Martin Luther King Jr. Later that night, a white group beat and murdered a white activist: Reeb died of head injuries two days later in the hospital; he was 38 years old.
Reflections On Selma As someone who's professional and personal life involves many areas of Selma reflection justice and equality, I have often been moved by the work and legacy of those who have persevered through trials in order to see a better world. One of the most powerful moments of my life occurred inwhen I helped to lead a Justice Journey with members from Willow Creek Community Church and Salem Baptist Church in the Chicago area on a spiritual pilgrimage through the southern United States.
The journey consisted of dialogue about the history of the African American experience, the civil rights movement and race in America. Our group consisted of almost 40 African Americans and Caucasians who spent the week together traveling through the Deep South visiting memorials, museums and people who had been a part of the movement.
In Alabama, our group was introduced to two amazing women who had been teenagers during the voting rights protests and non-violent resistance in Selma.
These events have been brought back into my mind and the national consciousness by the recent release of the movie Selma. En route, the protestors found their way blocked by police forces and state troopers, who ordered them to turn around.
The white police shot tear gas into the crowd and used clubs to beat back the marchers.
More than 50 people were hospitalized in what came to be known as " Bloody Sunday. Finally, on March 21,a successful march occurred under federal protection, and protestors were able to travel from Selma to Montgomery. The Voting Rights Act of passed a few months later.
During the justice Journey inour group prepared to once again cross the Edmund Pettus Bridge, symbolizing the beginning of the historic march. As had our predecessors half a century before, our group met for worship in Brown Chapel.
At one moment during our worship service Mrs.
Mays, an elderly African American woman and choir member at Salem Baptist, stood up in the choir loft and began to sing: Oh freedom, oh freedom, oh freedom over me And before I'd be a slave I'll be buried in my grave And go home to my Lord and be free.
No more mourning, no more mourning, no more mourning over me. And before I'd be a slave I'll be buried in my grave And go home to my Lord and be free. No more crying, no more crying, no more crying over me. Tears streamed down my face as she sang.
Her voice was as pure as angel's, and it resonated throughout the historic chapel. As she sang about freedom, her worship was a declaration of God's promises to his people that one day true freedom will come. Our group, accompanied by the two women who had been present during the traumatic events of Bloody Sunday, joined arm in arm and marched from Brown Chapel across the Edmund Pettus Bridge.
It was the first time those women had crossed the bridge in forty years. As I reflect on the memory of that memorial walk across the bridge I am reminded that we are still longing for and singing, "Oh freedom. It is important and necessary to continue to have conversations and take action in pursuit of peace, justice, and reconciliation.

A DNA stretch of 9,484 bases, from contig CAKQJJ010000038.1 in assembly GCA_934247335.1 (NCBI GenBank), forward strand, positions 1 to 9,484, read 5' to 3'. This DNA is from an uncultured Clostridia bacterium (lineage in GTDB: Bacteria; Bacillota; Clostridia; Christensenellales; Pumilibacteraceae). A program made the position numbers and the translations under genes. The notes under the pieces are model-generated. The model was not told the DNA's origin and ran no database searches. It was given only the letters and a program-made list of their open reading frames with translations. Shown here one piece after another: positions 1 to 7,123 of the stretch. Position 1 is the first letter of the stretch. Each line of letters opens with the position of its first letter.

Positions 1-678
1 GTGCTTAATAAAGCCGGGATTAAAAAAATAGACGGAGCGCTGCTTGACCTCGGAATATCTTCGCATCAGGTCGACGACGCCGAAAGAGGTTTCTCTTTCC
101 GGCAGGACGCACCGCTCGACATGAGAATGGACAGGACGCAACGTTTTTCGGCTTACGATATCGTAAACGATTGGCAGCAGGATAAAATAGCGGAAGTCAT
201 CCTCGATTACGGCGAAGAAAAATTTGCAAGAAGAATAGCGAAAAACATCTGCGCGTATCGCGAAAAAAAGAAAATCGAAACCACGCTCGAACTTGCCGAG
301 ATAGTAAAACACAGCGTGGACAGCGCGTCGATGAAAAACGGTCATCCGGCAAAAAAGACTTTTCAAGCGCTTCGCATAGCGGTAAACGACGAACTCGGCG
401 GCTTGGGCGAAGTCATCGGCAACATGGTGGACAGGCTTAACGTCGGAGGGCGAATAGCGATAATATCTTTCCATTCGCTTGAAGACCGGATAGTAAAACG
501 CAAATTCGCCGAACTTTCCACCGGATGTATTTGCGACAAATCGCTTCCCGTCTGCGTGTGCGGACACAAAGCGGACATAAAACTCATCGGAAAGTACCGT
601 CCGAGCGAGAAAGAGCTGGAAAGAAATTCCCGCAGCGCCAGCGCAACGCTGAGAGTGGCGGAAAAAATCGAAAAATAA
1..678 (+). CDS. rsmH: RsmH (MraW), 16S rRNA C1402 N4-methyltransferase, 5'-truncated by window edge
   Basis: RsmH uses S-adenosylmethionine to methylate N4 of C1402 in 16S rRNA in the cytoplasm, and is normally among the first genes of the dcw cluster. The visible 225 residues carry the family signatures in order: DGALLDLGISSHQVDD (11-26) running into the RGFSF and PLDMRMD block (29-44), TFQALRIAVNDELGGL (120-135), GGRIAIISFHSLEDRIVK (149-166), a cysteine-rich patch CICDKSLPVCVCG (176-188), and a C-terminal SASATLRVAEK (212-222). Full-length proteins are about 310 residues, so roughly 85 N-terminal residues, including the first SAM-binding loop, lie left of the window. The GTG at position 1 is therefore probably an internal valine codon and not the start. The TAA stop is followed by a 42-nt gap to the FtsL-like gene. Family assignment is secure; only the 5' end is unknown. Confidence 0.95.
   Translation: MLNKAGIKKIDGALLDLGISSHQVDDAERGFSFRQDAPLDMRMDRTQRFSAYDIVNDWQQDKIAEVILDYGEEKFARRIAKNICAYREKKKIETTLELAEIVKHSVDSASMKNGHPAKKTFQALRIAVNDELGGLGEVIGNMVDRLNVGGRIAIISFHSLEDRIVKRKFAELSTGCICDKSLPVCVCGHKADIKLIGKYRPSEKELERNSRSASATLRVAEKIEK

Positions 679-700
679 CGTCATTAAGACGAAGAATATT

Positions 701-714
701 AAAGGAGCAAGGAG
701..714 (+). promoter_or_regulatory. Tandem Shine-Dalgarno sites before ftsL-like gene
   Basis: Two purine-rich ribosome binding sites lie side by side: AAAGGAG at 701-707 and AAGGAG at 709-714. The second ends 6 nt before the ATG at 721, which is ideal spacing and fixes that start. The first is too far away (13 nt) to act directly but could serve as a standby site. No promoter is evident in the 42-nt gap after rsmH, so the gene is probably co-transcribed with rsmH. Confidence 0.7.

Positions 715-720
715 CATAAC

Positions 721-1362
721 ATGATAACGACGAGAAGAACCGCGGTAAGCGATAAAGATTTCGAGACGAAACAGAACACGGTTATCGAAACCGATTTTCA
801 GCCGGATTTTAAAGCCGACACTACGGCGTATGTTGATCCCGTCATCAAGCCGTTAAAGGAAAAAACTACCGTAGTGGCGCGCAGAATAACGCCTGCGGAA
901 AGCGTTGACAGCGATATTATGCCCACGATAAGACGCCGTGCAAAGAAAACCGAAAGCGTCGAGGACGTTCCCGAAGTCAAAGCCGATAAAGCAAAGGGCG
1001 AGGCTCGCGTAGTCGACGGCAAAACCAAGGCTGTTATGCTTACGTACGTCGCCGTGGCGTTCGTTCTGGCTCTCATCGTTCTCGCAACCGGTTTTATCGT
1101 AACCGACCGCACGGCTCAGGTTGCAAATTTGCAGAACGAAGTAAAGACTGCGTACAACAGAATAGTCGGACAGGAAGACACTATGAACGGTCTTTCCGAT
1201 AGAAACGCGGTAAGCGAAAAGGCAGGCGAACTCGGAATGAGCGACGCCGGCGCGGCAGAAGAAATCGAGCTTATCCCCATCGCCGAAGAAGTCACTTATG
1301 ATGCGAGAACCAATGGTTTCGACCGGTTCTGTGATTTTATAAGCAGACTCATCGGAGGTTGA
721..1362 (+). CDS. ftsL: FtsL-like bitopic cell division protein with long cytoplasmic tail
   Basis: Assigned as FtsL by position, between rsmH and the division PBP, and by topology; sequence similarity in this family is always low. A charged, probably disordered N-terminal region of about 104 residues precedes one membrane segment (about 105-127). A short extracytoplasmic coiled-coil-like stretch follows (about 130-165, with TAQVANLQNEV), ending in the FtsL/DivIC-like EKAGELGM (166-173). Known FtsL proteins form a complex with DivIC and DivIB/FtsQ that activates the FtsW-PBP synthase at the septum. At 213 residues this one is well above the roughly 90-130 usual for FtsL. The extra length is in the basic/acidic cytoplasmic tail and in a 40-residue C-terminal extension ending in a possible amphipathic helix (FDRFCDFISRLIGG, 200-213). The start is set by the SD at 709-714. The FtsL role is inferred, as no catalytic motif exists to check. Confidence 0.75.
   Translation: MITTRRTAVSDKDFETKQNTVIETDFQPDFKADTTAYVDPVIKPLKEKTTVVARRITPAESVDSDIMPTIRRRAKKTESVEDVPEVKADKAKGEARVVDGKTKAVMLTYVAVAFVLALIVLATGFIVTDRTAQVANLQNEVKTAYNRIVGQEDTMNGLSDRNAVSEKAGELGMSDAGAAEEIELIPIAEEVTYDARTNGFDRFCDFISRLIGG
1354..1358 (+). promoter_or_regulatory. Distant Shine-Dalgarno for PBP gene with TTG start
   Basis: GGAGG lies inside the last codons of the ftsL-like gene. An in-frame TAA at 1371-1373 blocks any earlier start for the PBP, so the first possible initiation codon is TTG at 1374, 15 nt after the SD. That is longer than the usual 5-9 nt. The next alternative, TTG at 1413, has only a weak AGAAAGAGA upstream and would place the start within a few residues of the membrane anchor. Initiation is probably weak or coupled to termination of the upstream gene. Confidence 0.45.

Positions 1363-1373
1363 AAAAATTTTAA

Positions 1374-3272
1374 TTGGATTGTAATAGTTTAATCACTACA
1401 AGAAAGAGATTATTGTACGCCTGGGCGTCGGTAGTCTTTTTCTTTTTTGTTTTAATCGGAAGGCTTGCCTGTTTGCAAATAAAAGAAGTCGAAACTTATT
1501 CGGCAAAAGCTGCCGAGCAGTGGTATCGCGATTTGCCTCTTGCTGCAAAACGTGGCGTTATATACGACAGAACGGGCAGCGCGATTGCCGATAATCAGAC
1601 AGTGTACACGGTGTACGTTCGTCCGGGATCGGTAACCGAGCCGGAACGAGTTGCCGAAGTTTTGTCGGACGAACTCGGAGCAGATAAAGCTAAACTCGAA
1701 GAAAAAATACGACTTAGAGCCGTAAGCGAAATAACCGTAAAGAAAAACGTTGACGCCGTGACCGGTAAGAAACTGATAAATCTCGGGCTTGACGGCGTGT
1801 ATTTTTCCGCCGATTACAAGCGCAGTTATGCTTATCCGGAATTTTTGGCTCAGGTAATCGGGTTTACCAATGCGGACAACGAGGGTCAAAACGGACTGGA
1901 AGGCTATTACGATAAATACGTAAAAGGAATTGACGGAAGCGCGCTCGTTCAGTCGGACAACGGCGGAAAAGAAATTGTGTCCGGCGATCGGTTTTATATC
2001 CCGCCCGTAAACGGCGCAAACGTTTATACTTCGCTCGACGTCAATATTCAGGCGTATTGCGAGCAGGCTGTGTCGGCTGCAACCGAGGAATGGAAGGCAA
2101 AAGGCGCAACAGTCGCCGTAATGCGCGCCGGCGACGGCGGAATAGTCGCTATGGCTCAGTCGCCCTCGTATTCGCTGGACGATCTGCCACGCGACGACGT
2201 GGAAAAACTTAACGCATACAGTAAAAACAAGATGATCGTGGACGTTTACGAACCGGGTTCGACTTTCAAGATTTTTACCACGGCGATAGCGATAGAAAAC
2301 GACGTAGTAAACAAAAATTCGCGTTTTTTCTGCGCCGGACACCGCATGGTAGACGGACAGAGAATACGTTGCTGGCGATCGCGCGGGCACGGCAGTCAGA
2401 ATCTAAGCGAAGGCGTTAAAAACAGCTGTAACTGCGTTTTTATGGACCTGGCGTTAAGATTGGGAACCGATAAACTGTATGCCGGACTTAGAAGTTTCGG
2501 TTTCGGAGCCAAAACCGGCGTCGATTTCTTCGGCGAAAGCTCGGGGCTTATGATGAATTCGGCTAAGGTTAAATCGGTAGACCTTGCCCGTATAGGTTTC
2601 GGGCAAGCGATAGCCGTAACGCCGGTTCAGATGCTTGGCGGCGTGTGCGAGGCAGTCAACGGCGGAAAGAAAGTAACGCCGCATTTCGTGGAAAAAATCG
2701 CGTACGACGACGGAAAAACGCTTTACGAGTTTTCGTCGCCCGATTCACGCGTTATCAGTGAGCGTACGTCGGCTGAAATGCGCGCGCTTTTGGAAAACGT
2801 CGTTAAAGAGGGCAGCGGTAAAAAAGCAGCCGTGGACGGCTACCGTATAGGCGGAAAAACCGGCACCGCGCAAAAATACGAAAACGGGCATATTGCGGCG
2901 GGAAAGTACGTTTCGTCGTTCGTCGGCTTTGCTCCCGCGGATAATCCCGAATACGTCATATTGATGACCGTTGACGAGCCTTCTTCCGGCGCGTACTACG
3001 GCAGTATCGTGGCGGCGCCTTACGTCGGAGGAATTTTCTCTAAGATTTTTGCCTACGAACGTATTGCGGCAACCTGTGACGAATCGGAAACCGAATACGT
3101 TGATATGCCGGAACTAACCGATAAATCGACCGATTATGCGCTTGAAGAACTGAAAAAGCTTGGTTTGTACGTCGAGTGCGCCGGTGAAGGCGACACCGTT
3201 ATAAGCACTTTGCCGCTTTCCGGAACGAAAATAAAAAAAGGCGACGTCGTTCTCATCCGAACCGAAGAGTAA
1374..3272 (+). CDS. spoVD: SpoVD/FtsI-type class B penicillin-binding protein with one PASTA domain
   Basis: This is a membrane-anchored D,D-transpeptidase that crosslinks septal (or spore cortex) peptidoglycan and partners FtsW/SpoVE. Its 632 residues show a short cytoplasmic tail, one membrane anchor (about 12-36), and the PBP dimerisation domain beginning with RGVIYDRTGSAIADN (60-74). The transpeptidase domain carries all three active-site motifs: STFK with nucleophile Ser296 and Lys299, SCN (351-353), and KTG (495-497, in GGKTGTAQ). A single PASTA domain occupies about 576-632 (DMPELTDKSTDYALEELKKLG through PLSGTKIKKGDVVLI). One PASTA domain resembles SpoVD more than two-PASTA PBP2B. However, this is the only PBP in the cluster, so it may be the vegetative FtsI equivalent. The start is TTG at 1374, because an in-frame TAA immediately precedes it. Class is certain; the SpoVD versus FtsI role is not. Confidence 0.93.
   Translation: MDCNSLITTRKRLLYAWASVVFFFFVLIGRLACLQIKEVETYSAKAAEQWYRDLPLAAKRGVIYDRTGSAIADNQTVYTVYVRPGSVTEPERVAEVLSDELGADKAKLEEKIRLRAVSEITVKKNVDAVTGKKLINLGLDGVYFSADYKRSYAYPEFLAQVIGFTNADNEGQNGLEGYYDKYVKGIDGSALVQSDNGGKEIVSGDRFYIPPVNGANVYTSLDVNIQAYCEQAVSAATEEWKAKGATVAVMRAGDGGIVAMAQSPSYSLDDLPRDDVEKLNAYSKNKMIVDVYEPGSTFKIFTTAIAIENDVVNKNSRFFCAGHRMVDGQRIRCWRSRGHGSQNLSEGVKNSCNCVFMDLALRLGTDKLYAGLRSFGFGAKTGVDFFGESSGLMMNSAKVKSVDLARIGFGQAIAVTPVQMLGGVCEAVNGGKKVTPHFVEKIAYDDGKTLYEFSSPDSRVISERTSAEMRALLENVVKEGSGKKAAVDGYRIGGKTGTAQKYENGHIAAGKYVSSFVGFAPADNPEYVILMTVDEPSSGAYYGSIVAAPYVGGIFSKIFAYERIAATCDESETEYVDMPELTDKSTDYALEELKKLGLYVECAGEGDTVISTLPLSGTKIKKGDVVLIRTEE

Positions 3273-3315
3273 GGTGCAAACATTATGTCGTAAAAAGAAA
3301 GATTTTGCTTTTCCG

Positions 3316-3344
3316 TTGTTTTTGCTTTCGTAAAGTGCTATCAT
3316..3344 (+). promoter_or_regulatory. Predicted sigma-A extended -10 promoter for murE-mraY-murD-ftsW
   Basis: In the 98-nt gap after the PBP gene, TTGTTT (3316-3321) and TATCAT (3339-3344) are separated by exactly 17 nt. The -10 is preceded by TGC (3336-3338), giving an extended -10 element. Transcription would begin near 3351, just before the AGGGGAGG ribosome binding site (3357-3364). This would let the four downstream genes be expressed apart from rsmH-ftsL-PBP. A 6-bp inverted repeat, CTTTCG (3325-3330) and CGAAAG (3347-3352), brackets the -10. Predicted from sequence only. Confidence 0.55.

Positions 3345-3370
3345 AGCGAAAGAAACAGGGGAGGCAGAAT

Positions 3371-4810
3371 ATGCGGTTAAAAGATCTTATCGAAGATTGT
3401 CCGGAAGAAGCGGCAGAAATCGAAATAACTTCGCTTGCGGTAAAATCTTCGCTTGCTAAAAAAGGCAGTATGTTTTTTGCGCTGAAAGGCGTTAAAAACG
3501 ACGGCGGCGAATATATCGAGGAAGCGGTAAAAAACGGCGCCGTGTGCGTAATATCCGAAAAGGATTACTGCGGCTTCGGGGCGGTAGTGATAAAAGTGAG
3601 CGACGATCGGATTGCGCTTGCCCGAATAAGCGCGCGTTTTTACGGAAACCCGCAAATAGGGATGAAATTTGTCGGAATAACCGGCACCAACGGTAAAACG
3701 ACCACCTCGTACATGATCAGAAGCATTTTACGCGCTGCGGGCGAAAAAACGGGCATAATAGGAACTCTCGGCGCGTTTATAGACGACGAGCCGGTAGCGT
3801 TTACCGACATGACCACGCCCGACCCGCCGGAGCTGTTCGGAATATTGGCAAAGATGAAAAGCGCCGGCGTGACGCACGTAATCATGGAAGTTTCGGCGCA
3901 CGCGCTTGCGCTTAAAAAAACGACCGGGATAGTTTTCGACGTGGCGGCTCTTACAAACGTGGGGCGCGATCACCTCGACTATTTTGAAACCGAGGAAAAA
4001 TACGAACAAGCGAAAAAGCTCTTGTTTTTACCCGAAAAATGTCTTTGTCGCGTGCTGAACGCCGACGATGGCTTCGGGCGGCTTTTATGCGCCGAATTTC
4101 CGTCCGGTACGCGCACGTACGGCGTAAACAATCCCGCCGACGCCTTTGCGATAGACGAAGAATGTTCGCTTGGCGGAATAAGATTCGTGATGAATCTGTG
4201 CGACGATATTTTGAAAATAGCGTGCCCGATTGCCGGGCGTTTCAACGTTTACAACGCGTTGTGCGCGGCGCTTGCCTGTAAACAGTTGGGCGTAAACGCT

While on-the-ground organizing and the work of marches and protest are still important, we are also seeing these conversations happen on social media, such as the Evangelicals for Justice Evangelicals4J twitter-teach in after a viewing of Selma.
Find ways to participate in conversations like these - to learn about our history and our current context and then live out the teachings and the truth of these movements for justice in a way that honors God in your community.The movie “Selma,” directed by Ava DuVernay, is a subtle, restrained account of a period of the most extreme American violence against black people, focused on the leadership and struggles of Martin and Coretta King as well as the many who joined them in Selma and around the country.
Bloody Sunday, Selma Bloody Sunday, as it came to be known, was a nonviolent march for voting rights from Selma to Montgomery, Alabama on March 7, where peaceful demonstrators marched despite threats of violence.
A reflection from a guest blogger who visited Selma for the 50th Anniversary of Bloody Sunday. Selma is a historical film directed by Ava DuVernay and based on the Selma to Montgomery voting rights marches led by James Bevel, Hosea Williams, Martin Luther King Jr., and John Lewis.
These marches led to the passing of the Voting Rights Act, a landmark achievement of the s Civil Rights Movement. The movie "Selma" offers United Methodists a chance to reflect on what the church can learn from its own history and the movie about the Civil Rights march.
Selma should cause honest reflection about the state of our affairs. America must move past Selma, always remembering, but beginning to deal with the future.
America must move past Selma, always remembering, but beginning to deal with the future.